“We have to keep people moving,” said John Bubacz, chairman of the market’s board. “It used to be standing around in groups, talk and hug. We brought chairs and everyone would sit around. Now there’s no stopping. There’s no free samples anymore. Everyone keeps moving, do your shopping and get on out. We look forward to getting back to where we can be more social.”

 

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Steve Whyman sits with his nursery plants during a market day in 2004. Donated photo

 

It’s been a tough year for the farmers market, as it’s been for countless organizations in countless ways, but with 20 years under its belt, the Jackson County Farmers Market has survived its share of challenges. 

“I’ve always been so proud of that market,” said Bredenkamp. “At times there were conflicts between customers or vendors, but that market has just started and slowly grew, and they really took off.”

White said that she’s “thrilled” to hear that the market she helped create is still going strong and hopes to see it continue for years to come. 

“It’s kind of an intimate thing to exchange food that goes to sustain another person and their family, so to have that relationship in your community brings a deep sense of connection and contentedness,” she said. “It’s just a bigger picture of wellbeing.”

 

 

Market sees leadership change 

Lisa McBride, who has served as director of the Jackson County Farmers Market since 2017, left her post last week in order to pursue a new venture. 

McBride is working to launch WNC Farm to Table, an online ordering system for locally grown food in Jackson and surrounding counties. She was unable to fulfill her role as director while also successfully heading up her new project, but she said she’s grateful for the years she spent leading the farmers market and for how quickly she was able to feel at home in her new town after joining that community.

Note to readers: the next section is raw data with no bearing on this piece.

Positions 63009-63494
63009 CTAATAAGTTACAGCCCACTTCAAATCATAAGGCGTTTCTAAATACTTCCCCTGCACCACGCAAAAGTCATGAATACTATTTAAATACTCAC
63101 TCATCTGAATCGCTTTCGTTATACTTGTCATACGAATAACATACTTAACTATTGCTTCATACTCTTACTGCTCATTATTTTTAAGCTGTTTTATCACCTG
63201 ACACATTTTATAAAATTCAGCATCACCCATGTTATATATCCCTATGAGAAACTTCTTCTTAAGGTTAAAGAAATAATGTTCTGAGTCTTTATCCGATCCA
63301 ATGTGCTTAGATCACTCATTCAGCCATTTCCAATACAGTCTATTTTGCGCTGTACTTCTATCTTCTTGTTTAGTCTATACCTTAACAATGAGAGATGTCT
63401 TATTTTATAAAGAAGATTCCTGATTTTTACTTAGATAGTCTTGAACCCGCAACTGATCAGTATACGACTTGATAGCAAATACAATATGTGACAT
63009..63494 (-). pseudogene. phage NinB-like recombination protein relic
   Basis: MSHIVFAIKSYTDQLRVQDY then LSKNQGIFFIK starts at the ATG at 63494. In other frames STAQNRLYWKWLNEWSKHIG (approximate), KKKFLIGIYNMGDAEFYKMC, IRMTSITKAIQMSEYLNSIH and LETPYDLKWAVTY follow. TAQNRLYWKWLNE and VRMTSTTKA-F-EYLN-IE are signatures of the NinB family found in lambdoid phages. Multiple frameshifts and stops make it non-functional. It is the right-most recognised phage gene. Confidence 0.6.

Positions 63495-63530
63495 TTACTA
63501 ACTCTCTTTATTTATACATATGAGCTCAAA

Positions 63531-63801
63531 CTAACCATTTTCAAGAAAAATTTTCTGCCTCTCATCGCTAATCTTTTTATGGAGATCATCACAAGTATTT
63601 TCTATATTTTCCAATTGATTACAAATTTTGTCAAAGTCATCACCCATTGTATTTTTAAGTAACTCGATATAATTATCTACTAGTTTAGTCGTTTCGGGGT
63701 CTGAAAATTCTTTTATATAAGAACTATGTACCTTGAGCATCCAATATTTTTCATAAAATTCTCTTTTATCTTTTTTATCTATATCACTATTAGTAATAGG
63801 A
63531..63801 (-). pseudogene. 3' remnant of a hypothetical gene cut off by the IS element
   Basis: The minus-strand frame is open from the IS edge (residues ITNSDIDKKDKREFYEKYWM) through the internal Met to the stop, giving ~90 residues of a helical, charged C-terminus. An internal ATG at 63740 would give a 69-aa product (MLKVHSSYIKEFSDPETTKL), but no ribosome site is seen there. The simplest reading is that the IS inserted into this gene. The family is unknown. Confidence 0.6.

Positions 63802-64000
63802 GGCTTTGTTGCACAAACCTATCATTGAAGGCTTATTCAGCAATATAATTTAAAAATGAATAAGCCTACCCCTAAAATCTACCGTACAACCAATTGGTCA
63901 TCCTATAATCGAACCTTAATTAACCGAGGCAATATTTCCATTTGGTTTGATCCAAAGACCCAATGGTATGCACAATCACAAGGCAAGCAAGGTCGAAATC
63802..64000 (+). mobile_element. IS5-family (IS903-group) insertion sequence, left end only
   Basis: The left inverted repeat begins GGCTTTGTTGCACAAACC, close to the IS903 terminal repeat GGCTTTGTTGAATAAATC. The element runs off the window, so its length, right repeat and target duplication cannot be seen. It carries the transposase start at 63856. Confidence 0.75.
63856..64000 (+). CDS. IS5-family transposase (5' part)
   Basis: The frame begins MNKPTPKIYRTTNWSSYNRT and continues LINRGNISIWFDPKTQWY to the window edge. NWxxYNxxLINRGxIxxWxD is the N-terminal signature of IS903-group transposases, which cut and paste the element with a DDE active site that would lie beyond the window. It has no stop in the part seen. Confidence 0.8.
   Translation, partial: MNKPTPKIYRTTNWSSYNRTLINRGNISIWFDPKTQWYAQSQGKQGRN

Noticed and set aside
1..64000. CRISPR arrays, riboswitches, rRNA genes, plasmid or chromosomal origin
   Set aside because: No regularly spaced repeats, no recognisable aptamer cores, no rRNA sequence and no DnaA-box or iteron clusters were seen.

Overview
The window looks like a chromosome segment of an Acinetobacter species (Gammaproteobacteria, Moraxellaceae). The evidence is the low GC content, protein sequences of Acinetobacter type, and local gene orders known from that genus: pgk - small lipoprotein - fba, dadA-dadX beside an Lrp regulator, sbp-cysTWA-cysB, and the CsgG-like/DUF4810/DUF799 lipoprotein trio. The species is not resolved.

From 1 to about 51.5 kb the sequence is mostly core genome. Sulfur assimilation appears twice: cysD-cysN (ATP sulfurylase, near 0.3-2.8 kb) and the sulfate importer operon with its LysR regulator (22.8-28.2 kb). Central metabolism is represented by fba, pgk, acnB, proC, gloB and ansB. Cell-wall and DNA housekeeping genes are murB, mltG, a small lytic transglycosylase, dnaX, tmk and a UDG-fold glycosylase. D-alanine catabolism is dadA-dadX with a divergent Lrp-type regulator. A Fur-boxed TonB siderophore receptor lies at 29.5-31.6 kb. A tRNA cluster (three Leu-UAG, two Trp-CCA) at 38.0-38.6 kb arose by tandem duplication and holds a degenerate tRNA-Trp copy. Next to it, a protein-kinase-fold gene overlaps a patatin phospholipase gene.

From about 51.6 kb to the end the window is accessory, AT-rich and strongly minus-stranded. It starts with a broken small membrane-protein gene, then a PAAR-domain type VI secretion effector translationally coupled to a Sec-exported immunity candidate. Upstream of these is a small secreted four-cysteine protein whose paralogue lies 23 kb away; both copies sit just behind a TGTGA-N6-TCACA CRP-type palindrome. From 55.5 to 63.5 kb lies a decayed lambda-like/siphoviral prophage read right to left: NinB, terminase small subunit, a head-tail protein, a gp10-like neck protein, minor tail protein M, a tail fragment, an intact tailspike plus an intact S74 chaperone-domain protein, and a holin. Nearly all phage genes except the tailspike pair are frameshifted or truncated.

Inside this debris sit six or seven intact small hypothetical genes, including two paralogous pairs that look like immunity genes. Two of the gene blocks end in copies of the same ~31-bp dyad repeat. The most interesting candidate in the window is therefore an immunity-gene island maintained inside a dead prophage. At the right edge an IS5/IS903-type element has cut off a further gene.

“It’s home,” she said of Jackson County. “Honestly that position made so much of a difference in it becoming home for me.”

McBride’s departure will mark the beginning of a new era for the farmers market, which will not immediately look for a new director. Instead, board members will divide the day-to-day tasks of running the market. 

Finances have been tight lately, especially in the wake of COVID-19, said Board Chairman John Bubacz. By refraining from hiring a new director, the board hopes to save enough money to get the market through this difficult chapter. The board plans to revisit its decision about leadership of the organization before the next growing season begins. 

All parties came to a mutual agreement this would be the best move, said Bubacz, and the board is supportive of McBride’s decision to give her full attention to her new venture. 

“We want to see Lisa be successful and are happy to see her working full-time on her endeavor because it’s 100 percent in line with the goals of the market,” he said. 

The farmers market currently operates 9 a.m. to noon Saturdays at Bridge Park in Sylva and 3:30 to 6:30 p.m. at Innovation Station in Dillsboro. In November, Saturday hours will be 10 a.m. to 1 p.m. and the Wednesday market will cease until April.